Nature mirrored our renewed hope. It was time to emerge from darkness once again, cautiously, tentatively, but in the direction of the light calling us by name, as it always does.
Nothing has changed; everything has shifted.
Today is known as Imbolc, the celebration of Brigid, the Celtic goddess of healing, home, poetry, fertility, and fire. She was later woven into Christian spirituality as St. Bridget, and today is her Feast Day. February 1 falls halfway between the Winter Solstice and the Spring Equinox.
The energy of the year quickens, as the original word, Imbolg (in the belly), signals: our spirits are noticeably pregnant with the dreams that rose during our winter sleep. Now, they’re growing into conscious yearning for birth, into actions that will make them “real” in the world.
The ancient Celtic wheel of the year honors not just the obvious quarterly turns of the sun and seasons, but the finer midpoints, or cross-quarter signals that change is constant; even in a year that turns predictably around the sun, back to where we’ve been, everything is new again, an ever-changing, yet prescribed, cotillion. The known and always-improvised dance to the music of Mystery, and held in Love’s ballroom.
For me, Christian spirituality enlarges these themes by symbolically connecting our choices and actions to the growing light. Lent, which means spring, imposes a time of pause and focused contemplation so we may meet spring’s high light (Easter) with renewed centeredness in our gifts and the ways they match the invitations of the world for the healing and connectedness of all.
Other theologies and worldviews offer similar stories of renewal and refocusing as the new year cracks through its egg and emerges into possibility and choice. The human story, no matter the veneer of its retelling, is always drawn to the turning from death and darkness to rebirth and light.
And yet the recircling darkness of winter solitude and its resulting opportunity to contemplate our choices and the waves they’ve set in motion is a deeply necessary aspect of our humanity. What do our gifts compel us to offer the world? What do we owe the Earth and each other? What have we learned from the year that is passing? Who are we becoming? What are we creating in the studio of our life and spirit?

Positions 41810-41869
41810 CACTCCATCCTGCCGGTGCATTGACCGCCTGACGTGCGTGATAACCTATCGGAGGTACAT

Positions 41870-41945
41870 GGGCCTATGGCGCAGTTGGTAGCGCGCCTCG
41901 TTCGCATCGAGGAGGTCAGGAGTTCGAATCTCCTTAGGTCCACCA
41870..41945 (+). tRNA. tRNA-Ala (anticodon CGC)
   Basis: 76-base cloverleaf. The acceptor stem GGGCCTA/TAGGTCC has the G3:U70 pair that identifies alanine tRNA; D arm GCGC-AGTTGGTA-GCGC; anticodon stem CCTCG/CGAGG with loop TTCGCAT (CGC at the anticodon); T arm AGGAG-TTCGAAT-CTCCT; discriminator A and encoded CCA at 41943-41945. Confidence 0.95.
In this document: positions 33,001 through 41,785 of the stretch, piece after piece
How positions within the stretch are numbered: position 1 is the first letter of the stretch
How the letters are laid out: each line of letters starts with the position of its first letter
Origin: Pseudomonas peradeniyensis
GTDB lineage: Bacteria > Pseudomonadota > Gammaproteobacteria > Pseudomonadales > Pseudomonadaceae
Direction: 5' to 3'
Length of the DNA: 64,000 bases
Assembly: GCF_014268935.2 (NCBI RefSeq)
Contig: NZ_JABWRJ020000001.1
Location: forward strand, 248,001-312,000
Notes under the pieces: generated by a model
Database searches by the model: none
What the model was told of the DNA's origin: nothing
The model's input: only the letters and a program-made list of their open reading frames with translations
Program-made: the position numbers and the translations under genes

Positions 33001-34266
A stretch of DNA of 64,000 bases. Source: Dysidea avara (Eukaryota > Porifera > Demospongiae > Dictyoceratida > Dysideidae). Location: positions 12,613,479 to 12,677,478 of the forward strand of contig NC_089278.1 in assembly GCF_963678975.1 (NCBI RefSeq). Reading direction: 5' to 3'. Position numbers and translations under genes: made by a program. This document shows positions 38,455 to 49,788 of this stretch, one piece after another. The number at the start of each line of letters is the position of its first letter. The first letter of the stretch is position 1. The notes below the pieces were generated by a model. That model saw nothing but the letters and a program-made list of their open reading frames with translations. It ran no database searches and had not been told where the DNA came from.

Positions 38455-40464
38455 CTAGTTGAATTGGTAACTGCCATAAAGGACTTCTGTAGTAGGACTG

We need winter: our health and balance require time to meet our shadows, listen to them and slowly feed them light. We need the apophatic, negative space for clarity and depth. These encounters need not be cruel, frightening, or shameful, but pain may be an inescapable part of self-encounter as it is inescapable in all relationships. Yet, I believe these meetings, our winters, should always be guided by the understanding that the better we are able to offer love and forgiveness to ourselves, the more profoundly we may offer healing to others. It is a time of spiritual seed-planting.
And now, some of those seeds are fertile and quickening.
Spring is not a rejection of winter, but an outgrowing, in gratitude for its lessons. Then the days grow longer, and our actions more assured and in better congruence with our new understanding of who we are now and why we’re here. If we choose.
Gently, gently, but no Easters without Lent.
And we come to know that every day, perhaps every moment, has its winter and spring, and perhaps its Lenten second of choosing sacrifice over gratification to better meet the next moment in Love…I mean, when I witnessed the caring staff tending all of us through the line to our shots and recovery, I felt transformed by their kindness, as though they’d led us from our long winter to a field of light. And when Phillip acted in love and selflessness to surrender his vaccine to another, I wonder if the weary staff noticed and were moved, even transformed? When yet another shot became available, did they remember the man who sacrificed his precious vaccine to ease that woman’s heart?
So, welcome to all signs that herald more light, green life, birdsong, gardens ready for planting what will nourish, and invitations to our co-creation in what we know is good and true. May we embrace the lift in our spirits and midwife our winter lessons into action fueled by love, using the gifts we’ve come to share.
And when we do, we’ll see Love hold her door open, beaming, “You’re back! Come in!”